Business Law

In re Hunsaker (9th Cir.) Sovereign immunity does not preclude a monetary award against governmental entities for emotional distress resulting from a violation of the automatic stay

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In Hunsaker v. United States, 902 F.3d 963 (9th Cir. 2018), the United States Court of Appeals for the Ninth Circuit held that the sovereign immunity waiver of 11 U.S.C. § 106 does not preclude liability for emotional distress damages in connection with a willful violation of the automatic stay by the IRS. To read the full decision, click here.


The Hunsakers filed for relief under Chapter 13 of the bankruptcy code. Despite having notice of the bankruptcy and the automatic stay, the IRS sent four notices to the Hunsakers threatening an imminent collection action and a levy of their Social Security benefits. In response, the Hunsakers brought an adversary proceeding against the IRS in the bankruptcy court seeking damages for the IRS’ willful violation of the automatic stay under Section 362(k).

At trial on their claims, the Hunsakers only sought damages for emotional distress. The IRS conceded that its conduct violated the automatic stay, but argued it was not liable for emotional distress damages on the grounds of sovereign immunity. The bankruptcy court found that the violation of the automatic stay by the IRS increased the stress of the Hunsakers’ bankruptcy case, and in compensation therefor, awarded the Hunsakers $4,000 in damages. The IRS appealed to the district court, where its sovereign immunity argument was better received. The district court summarily dismissed the Hunsaker’s case on sovereign immunity grounds. The Hunsakers then appealed the district court’s decision to the Ninth Circuit. The Ninth Circuit agreed with the bankruptcy court, finding that the district court erred in dismissing the complaint on sovereign immunity grounds. The case was remanded back to the district court for it to consider the merits of the Hunsakers’ case.


Sovereign immunity is the principle that the United States cannot be held liable for a claim absent consent expressed unambiguously in a statute.Section 106(a) abrogates the sovereign immunity of the United States with respect to 59 sections of the bankruptcy code, including Section 362, allowing a bankruptcy court to “issue against a governmental unit an order, process, or judgment under such sections . . . including an order or judgment awarding a money recovery, but not including an award of punitive damages.” 11 U.S.C. § 106(a)(3). Section 362(k) allows recovery of “actual damages” for willful violation of the automatic stay. The issue before the Ninth Circuit was therefore whether the “money recovery” language of Section 106 included damages for emotional distress awarded under Section 362(k).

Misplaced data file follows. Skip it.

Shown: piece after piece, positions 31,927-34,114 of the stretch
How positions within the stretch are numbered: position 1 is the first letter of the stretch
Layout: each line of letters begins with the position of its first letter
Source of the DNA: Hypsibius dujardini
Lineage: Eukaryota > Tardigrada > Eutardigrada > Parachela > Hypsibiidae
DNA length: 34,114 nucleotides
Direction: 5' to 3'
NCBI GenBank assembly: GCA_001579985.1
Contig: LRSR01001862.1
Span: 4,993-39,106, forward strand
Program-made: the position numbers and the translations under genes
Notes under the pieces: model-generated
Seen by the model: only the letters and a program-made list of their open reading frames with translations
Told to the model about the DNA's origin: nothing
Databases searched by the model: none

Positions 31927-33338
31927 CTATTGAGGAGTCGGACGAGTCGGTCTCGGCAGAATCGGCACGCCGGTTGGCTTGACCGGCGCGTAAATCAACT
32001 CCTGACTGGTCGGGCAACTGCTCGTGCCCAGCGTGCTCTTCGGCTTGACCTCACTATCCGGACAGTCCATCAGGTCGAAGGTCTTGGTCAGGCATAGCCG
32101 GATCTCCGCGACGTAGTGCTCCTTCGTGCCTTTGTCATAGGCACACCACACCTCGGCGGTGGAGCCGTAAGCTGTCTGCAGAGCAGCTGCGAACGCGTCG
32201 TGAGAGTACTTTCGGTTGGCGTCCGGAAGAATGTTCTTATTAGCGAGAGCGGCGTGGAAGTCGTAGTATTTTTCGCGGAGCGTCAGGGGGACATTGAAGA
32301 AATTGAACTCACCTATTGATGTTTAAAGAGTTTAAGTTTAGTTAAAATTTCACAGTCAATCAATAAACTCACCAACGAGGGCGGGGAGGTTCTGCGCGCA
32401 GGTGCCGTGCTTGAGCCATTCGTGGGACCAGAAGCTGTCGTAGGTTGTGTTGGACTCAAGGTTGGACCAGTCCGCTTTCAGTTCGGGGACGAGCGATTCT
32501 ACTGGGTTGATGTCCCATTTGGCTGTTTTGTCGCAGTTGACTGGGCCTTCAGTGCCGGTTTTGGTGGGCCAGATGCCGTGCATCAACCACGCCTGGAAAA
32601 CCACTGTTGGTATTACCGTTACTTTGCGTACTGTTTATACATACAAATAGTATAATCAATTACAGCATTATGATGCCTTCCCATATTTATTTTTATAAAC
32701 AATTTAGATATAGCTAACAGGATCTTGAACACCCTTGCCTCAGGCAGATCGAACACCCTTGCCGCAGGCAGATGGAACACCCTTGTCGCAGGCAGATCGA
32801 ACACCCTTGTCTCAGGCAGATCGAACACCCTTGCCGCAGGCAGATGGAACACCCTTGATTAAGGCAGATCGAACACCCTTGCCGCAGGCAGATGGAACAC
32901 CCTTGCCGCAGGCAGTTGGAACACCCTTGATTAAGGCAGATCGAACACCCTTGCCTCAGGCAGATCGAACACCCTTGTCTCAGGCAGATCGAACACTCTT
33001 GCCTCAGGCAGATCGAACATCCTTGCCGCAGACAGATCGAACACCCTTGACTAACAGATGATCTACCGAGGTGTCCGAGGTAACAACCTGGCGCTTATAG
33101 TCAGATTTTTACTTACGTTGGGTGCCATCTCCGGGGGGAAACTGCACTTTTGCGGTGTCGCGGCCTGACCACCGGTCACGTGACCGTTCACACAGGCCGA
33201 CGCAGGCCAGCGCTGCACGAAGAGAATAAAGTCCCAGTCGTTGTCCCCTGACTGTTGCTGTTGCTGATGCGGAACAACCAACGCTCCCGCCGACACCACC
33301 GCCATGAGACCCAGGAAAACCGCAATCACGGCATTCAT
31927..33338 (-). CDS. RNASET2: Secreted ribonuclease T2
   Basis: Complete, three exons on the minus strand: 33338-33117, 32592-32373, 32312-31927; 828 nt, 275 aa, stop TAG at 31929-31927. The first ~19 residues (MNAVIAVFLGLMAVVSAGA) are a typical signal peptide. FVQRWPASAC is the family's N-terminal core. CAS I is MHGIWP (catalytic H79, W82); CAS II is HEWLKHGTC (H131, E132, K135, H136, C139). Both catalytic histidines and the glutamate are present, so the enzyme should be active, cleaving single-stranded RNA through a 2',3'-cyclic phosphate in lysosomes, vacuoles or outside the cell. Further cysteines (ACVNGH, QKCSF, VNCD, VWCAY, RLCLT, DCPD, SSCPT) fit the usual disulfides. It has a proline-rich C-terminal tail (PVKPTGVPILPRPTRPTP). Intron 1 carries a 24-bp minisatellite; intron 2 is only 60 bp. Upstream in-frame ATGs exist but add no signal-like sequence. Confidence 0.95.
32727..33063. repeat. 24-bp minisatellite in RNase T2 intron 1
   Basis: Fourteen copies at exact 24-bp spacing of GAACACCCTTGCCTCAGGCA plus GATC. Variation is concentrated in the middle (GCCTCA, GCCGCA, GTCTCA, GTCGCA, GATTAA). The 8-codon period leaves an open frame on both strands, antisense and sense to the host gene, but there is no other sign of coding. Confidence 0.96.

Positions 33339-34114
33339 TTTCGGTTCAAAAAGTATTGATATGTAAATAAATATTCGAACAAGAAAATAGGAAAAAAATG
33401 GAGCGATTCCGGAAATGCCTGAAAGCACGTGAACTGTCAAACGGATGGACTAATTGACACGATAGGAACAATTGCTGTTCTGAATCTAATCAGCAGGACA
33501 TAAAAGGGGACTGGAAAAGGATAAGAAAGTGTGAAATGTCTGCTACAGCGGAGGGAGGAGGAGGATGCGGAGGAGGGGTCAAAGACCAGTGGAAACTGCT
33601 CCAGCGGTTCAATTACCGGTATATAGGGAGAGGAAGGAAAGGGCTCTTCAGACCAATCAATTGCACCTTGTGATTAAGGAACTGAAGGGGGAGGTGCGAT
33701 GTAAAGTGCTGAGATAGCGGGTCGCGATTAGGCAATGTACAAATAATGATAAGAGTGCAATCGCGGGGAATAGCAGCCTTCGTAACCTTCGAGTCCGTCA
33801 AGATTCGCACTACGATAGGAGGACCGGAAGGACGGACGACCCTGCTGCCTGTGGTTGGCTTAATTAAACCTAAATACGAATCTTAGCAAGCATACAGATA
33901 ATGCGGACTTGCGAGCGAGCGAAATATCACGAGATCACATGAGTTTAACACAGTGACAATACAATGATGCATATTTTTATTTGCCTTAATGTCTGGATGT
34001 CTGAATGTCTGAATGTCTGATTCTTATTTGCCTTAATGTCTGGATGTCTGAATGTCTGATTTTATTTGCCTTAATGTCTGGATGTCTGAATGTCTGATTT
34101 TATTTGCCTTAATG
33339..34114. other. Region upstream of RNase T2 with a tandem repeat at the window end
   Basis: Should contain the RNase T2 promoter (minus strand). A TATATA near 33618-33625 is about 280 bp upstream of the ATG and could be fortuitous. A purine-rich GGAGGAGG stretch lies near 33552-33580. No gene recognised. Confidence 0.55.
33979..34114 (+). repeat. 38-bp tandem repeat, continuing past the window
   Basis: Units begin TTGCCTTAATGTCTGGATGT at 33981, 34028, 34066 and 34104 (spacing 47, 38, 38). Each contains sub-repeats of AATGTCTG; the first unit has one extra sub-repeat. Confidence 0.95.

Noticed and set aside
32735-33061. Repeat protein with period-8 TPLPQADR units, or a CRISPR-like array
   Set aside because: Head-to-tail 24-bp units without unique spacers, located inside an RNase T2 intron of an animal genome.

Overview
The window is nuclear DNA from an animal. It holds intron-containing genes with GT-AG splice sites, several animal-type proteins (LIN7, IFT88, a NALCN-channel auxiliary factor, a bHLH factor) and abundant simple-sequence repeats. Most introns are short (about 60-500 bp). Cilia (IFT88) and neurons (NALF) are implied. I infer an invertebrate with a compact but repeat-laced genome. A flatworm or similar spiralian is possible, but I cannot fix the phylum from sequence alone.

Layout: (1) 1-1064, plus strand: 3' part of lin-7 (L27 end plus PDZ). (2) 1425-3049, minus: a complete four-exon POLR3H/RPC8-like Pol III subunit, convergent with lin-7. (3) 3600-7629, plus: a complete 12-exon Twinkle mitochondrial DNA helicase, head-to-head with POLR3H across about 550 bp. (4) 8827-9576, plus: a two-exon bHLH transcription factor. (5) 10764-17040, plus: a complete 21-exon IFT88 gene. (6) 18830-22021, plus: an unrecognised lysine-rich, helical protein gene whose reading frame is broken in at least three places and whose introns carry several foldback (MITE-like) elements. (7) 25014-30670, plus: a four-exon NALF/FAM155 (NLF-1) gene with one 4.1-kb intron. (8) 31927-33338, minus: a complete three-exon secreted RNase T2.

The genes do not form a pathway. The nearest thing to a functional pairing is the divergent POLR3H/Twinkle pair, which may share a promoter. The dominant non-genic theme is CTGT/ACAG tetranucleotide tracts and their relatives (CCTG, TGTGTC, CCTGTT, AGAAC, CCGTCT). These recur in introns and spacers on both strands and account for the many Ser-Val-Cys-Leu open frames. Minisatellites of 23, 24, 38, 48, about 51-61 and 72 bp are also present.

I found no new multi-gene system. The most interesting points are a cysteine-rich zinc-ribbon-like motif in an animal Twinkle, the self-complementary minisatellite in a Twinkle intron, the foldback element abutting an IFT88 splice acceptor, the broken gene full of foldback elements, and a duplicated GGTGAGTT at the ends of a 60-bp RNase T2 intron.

The Ninth Circuit began its analysis by stating sovereign immunity was unambiguously waived for those sections listed in Section 106, including for a “money recovery,” with the exception of punitive damages, which the Court understood as allowing monetary nonpunitive damages. The Ninth Circuit then noted that emotional distress damages are not punitive because they compensate a plaintiff for distress, an injury recognized at common law. Therefore, the Court concluded that Section 106(a) waived sovereign immunity damages for emotional distress damages under Section 362(k).

The Ninth Circuit then turned to the IRS’s proposed reading of the “money recovery” phrasing of Section 106. According to the IRS, such language refers “only to claims seeking to restore to the bankruptcy estate sums of money unlawfully in the possession of governmental entities—not to the broader measure of damages.” The Court rejected this interpretation, observing that the IRS had based its argument on a prior version of the statute. The Ninth Circuit continued that the explicit carve-out of punitive damages in Section 106 would make no sense if the section did not waive sovereign immunity for other types of damages.

The Ninth Circuit then turned to a discussion of the First Circuit case that interpreted Section 106 differently: United States v. Rivera Torres (In re Rivera Torres), 432 F.3d 20 (1st Cir. 2005) (overturning award for emotional distress damages under Section 105). The First Circuit adopted a “temporal approach” in reviewing the statute, believing Congress did not intend waive sovereign immunity regarding emotional distress damages when it adopted the current version of Section 106(a) in 1994. The Court disagreed with the First Circuit’s reasoning, primarily returning to its point that because the plain meaning of the statute was an unambiguous waiver for money recovery, including damages for emotional distress, that no extra statutory interpretation was necessary.

Ultimately, the Ninth Circuit reversed the district court’s ruling dismissing the Hunsaker’s adversary proceeding and remanded the case to the district court to review the bankruptcy court’s conclusions with respect to the merits of the Hunsakers’ case, including damages.


For a variety of reasons, governmental entities can be the most powerful creditors in a case, and they are key players in many cases, both consumer and commercial. As for violations of the automatic stay, emotional distress damages are often the only available damages a debtor can claim. This ruling puts the IRS and other governmental claimants under the same restrictions as any other creditor with respect to the automatic stay.

These materials were prepared by ILC member Thomas B. Rupp of Keller & Benvenutti LLP in San Francisco (, with editorial contributions from ILC advisor Christopher O. Rivas of Reed Smith LLP in Los Angeles (

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